# Phys Chem Heating water with electric current

## Homework Statement

86.9g of liquid water at 304K is heated by 1.75A passing through 24.7Ω for 104s what is the final temp

## Homework Equations

its been a while since i did physics so bear with me if i get something mixed up here
q=mCs,pΔT q=ItΔψ ψ=pot dif so isnt that just V from v=IR?

also i believe the q=ItΔψ results in units as AVs if A=Cs-1 then we would get CV which is = to 1J???? long shot but maybe im correct

## The Attempt at a Solution

assuming the above is true i want to say that Tf=[(I2tR)/(Cs,pm)]+Ti

plugging in a bunch of numbers and if those units worked out how i think i get 325.65K

Does this seem legit?

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gneill
Mentor

## Homework Statement

86.9g of liquid water at 304K is heated by 1.75A passing through 24.7Ω for 104s what is the final temp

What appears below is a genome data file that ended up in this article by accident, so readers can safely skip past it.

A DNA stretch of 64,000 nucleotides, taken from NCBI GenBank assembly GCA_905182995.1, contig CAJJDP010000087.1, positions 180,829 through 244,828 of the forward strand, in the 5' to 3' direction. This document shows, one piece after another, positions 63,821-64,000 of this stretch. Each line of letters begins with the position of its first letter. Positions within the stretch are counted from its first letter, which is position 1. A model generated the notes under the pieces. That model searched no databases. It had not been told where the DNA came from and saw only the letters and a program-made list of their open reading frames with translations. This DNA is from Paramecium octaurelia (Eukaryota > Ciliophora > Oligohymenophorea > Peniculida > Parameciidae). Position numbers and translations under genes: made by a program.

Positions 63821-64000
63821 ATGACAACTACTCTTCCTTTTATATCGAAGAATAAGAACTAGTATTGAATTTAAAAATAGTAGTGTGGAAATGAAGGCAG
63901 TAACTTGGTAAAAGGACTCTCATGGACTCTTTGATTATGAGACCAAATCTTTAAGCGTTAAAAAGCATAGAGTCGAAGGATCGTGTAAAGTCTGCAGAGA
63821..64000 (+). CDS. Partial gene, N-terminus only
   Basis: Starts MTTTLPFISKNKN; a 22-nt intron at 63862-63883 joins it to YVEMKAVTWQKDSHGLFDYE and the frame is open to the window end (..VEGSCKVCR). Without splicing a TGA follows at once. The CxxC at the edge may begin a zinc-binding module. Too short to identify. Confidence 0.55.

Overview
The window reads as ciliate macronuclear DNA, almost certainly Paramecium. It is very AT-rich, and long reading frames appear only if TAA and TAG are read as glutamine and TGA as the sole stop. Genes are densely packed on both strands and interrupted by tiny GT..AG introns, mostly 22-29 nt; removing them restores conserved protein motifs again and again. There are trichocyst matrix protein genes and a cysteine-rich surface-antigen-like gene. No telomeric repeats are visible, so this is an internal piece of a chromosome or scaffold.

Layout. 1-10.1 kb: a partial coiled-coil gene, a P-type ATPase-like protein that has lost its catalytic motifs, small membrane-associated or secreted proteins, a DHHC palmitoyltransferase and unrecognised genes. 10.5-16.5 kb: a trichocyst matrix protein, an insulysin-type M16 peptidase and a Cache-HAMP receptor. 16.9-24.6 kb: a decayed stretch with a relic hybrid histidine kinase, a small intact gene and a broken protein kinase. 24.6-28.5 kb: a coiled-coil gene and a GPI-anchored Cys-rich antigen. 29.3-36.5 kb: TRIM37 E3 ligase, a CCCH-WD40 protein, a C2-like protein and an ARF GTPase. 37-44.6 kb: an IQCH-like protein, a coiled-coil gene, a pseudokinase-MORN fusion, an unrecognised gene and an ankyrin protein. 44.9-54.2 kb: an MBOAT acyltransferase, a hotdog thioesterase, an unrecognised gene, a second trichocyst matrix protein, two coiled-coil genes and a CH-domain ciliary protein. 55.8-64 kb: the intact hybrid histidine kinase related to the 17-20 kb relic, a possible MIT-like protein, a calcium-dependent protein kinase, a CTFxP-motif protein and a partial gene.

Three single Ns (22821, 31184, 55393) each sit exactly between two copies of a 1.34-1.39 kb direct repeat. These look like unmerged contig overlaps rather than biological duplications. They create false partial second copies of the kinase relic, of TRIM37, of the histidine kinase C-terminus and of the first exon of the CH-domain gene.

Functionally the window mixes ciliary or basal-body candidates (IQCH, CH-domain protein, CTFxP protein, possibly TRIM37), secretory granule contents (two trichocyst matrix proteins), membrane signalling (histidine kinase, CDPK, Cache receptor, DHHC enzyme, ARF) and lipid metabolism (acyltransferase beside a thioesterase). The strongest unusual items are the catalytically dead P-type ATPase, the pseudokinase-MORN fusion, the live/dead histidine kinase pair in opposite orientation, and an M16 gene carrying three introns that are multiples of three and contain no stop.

## Homework Equations

its been a while since i did physics so bear with me if i get something mixed up here
q=mCs,pΔT q=ItΔψ ψ=pot dif so isnt that just V from v=IR?
Looks good. It's handy to remember a few relationships for electric power when resistors are involved: P= VI, P = V2/R, and P = I2R.

also i believe the q=ItΔψ results in units as AVs if A=Cs-1 then we would get CV which is = to 1J???? long shot but maybe im correct
Sure. But since you're not given the potential difference (Voltage) across the resistor but your are given the current, you can use the current-version of the power expression. Then

$q = I^2R\:Δt~~~~~~~~~~~$where Δt is the elapsed time that the current flows.

## The Attempt at a Solution

assuming the above is true i want to say that Tf=[(I2tR)/(Cs,pm)]+Ti

plugging in a bunch of numbers and if those units worked out how i think i get 325.65K

Does this seem legit?
Sure. Not only that, but your results looks good